Marine and terrestrial flora
Trollfjell Geopark is in the North-east Atlantic boreal region. The marine flora and fauna are dominated by species which, from the viewpoint of Nordic conditions, have a southerly distribution or are distributed along the entire coast, whereas only a small proportion have a clear northerly distribution. The marine areas along the coast and the shallow waters are very valuable and productive from a global viewpoint. Measured as biomass, productivity in the shallow water is comparable with that in the most productive agricultural areas.
Trollfjell Geopark is on the northernmost edge of the heathland distribution, but even here sheep are able to graze on the heaths all year round. The coastal heathland ecosystem is today classified as critically endangered and areas on Leka and Vega are designated as nationally important and protected as nature reserves.
A very unusual kind of forest, the boreal rainforest, is found in coastal parts of central Norway. It is dominated by Norway spruce, but also contains some deciduous trees like grey alder, birch, goat willow, rowan and aspen. It grows in moist areas with high precipitation. In this moist, cool environment, an absolutely unique biodiversity has developed, particularly noted for many species of lichen. Boreal rainforest is classified as an endangered type of habitat today, and is on the Norwegian Red List. Trollfjell Geopark has several nature reserves with boreal rainforest.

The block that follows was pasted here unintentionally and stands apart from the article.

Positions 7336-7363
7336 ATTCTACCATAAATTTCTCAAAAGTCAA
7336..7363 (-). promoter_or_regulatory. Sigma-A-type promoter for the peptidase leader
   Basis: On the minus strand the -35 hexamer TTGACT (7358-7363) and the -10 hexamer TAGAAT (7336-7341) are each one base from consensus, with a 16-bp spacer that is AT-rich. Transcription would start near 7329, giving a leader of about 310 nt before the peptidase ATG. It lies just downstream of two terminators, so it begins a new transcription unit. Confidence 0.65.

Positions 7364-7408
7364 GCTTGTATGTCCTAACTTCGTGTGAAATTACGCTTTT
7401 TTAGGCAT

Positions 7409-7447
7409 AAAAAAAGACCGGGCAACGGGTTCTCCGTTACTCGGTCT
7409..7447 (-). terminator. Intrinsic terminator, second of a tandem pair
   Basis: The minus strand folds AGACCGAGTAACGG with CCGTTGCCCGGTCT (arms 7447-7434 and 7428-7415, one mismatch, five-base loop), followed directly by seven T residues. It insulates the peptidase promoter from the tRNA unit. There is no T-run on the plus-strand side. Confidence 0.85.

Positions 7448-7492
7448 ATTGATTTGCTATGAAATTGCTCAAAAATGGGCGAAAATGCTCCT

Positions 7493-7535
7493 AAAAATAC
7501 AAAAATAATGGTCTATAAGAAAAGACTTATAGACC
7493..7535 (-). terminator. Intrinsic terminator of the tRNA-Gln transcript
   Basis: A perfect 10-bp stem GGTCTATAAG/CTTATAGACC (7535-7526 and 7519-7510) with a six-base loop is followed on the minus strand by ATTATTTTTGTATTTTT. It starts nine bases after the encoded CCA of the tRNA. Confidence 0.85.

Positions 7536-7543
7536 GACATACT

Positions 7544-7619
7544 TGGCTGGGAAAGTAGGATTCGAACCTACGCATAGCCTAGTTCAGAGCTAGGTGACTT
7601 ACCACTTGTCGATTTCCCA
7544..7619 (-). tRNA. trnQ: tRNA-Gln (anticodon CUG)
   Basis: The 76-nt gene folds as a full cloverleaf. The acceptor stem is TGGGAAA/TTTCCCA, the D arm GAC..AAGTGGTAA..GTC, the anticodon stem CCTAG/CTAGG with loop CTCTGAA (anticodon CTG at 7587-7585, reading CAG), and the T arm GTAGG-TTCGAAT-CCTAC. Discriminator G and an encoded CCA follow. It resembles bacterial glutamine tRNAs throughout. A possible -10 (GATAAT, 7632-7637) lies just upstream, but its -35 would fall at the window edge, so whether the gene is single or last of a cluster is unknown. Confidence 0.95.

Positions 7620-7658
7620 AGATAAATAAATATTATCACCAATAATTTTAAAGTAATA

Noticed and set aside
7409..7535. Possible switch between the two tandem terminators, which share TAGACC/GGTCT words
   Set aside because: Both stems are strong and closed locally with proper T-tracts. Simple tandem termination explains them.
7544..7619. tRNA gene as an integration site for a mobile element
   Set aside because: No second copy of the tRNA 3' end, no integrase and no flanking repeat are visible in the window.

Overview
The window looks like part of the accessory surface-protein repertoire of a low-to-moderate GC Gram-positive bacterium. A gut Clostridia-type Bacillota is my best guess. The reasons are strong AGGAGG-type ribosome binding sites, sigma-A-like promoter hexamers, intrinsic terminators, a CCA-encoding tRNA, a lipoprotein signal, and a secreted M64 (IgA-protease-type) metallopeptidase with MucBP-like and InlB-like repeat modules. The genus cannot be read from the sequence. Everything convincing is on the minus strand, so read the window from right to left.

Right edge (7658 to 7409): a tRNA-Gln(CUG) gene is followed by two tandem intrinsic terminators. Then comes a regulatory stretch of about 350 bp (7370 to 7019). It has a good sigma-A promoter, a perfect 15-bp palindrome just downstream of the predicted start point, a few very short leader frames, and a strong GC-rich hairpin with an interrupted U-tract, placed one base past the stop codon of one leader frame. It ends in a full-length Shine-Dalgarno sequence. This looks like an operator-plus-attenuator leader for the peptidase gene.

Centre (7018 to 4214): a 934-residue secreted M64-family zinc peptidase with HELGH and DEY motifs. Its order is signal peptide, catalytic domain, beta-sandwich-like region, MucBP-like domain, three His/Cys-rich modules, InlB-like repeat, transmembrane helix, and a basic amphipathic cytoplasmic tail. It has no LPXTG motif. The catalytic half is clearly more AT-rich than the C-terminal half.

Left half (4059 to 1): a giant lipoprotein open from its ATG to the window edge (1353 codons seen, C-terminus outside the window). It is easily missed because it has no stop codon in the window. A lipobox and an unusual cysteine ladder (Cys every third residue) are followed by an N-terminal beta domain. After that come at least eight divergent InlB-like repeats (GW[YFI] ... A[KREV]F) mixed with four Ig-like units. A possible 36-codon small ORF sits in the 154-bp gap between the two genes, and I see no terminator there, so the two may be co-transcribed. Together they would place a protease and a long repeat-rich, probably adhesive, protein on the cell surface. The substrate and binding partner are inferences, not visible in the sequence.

Trollfjell Geopark also has several rare examples of broad-leaved deciduous woodland made possible so far north by a mild climate near the sea. The broad-leaved deciduous woodland in Moaksla Nature Reserve in Brønnøy is one of the areas in the geopark with the richest flora, including the northernmost occurrence of small-leaved lime in the world. Other nature reserves in the area with broad-leaved deciduous woodland mainly have such trees as bay willow, hazel and wych elm. Sorbus neglecta, an endemic species of rowan, grows very locally in Nordland. It is a 1-4 m tall tree or shrub which has its core area in Reppen Nature Reserve in Bindal.
The strandflat islands with their wetland areas, salt marshes, seaweed banks and shallow waters rich in fish provide ideal conditions for a large population of birds. The 222 bird species recorded in this area is an extremely large number for an area this far north. The large population of common eiders is perhaps the best known of the marine birds, since eiders have been tended as semi-domestic birds for centuries to harvest their eggs and down.
The archipelago has the largest breeding population of greylag geese in Norway, and a large part of the world population of barnacle geese rests here during the spring and autumn migrations. The cormorant colony is the world’s largest. Black guillemots, common guillemots, velvet scoters, Atlantic puffins, common terns and arctic terns are some of the other birds found here. The majestic white-tailed eagles are an obvious part of the landscape picture in the archipelago. Many nature reserves and bird sanctuaries are found on the coast, and Trollfjell Geopark has three RAMSAR areas : Horsvær, Horta and Sklinna.